online-reputation-managementIn general the goal of networking is to create new opportunities. These may be business opportunities, partnership opportunities or job opportunities. But in my opinion what really creates new opportunities is our reputation.

Having a good reputation means that:

  • People will remember us. They will remember us for many years since we had our last interaction.
  • People will recommend us. They will introduce us to their own contacts whenever they think we may contribute.
  • People will constantly offer us new opportunities. They will invite us when they have a job opening, or when they need a partner or an adviser.

In other words, if you have a good reputation your name will be present even if you are not physically present. People will mention you in the right context, at the right places and at the right times.

There are many good articles and books about how to build your reputation. It is certainly something that requires lots of time, effort and dedication. But it will bring you much better results than meeting random people in networking events.

What do you think? Do you agree? What has been your own experience? Please share with us in the comments below.

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Do we need more time or do we need more energy?

Busy people in general apply a simple formula: invest extra hours to get more work done. However I think there is a flawed assumption here: that the quantity of work accomplished grows linearly with the amount of time invested. Besides that, I also believe that in general there is a decrease in the quality of work done in these extra hours.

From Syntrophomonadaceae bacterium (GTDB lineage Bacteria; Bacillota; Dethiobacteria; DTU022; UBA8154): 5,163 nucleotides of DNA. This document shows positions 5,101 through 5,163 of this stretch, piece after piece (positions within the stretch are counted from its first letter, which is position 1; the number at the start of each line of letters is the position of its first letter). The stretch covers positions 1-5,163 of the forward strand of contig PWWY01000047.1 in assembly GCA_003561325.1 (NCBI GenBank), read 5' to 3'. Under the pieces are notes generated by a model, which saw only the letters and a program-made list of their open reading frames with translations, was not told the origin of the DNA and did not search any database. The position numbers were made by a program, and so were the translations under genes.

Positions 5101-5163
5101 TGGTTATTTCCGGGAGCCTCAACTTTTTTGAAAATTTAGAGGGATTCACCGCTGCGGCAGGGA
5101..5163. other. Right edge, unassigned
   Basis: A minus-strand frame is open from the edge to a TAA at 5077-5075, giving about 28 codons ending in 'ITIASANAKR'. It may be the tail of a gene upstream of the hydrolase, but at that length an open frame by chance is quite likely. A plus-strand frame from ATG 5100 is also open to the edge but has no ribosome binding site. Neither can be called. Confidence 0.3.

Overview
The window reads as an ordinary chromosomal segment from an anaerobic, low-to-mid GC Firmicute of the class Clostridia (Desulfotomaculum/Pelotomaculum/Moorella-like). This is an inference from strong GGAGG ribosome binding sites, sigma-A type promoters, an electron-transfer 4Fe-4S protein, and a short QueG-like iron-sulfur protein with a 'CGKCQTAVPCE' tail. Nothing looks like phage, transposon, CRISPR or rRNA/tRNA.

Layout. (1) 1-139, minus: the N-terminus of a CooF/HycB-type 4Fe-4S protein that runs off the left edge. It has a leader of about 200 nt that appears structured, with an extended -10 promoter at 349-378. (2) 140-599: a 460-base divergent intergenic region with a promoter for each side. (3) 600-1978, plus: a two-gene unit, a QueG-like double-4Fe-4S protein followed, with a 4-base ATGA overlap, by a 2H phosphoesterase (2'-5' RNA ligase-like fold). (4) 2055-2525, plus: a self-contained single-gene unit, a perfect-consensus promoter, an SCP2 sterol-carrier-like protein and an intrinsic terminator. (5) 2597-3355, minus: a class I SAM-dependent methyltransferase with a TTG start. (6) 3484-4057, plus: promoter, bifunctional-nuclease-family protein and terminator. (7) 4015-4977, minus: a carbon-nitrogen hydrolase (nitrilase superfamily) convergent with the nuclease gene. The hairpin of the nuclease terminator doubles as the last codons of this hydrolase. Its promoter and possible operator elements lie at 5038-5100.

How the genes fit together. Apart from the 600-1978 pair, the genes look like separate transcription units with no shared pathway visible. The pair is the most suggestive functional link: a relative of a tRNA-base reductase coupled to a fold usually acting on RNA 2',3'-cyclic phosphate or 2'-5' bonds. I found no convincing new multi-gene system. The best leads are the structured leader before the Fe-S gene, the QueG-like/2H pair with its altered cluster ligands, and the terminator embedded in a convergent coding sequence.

I’ve witnessed several times people forcing themselves to work additional hours when clearly they were not being productive anymore. I also observed tired people making terrible mistakes or making very bad decisions. The time required to fix these mistakes can actually eliminate any benefit obtained from working extra hours.

In my opinion people should focus on Energy instead of Time. We should ask ourselves: do I have the right energy level to produce this work? And if not, how can I obtain more energy, so that I will be able to produce the best possible work in my available time?

I don’t intend to prescribe here any formula on how people can get more energized. I think this is a very personal question, and each individual needs to find his/her own ways to obtain the energy they need to produce their work. I believe that following this approach people can be more productive while avoiding any need to work extra hours.

Energy Level

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The Myth of Innovation and the First-Mover Advantage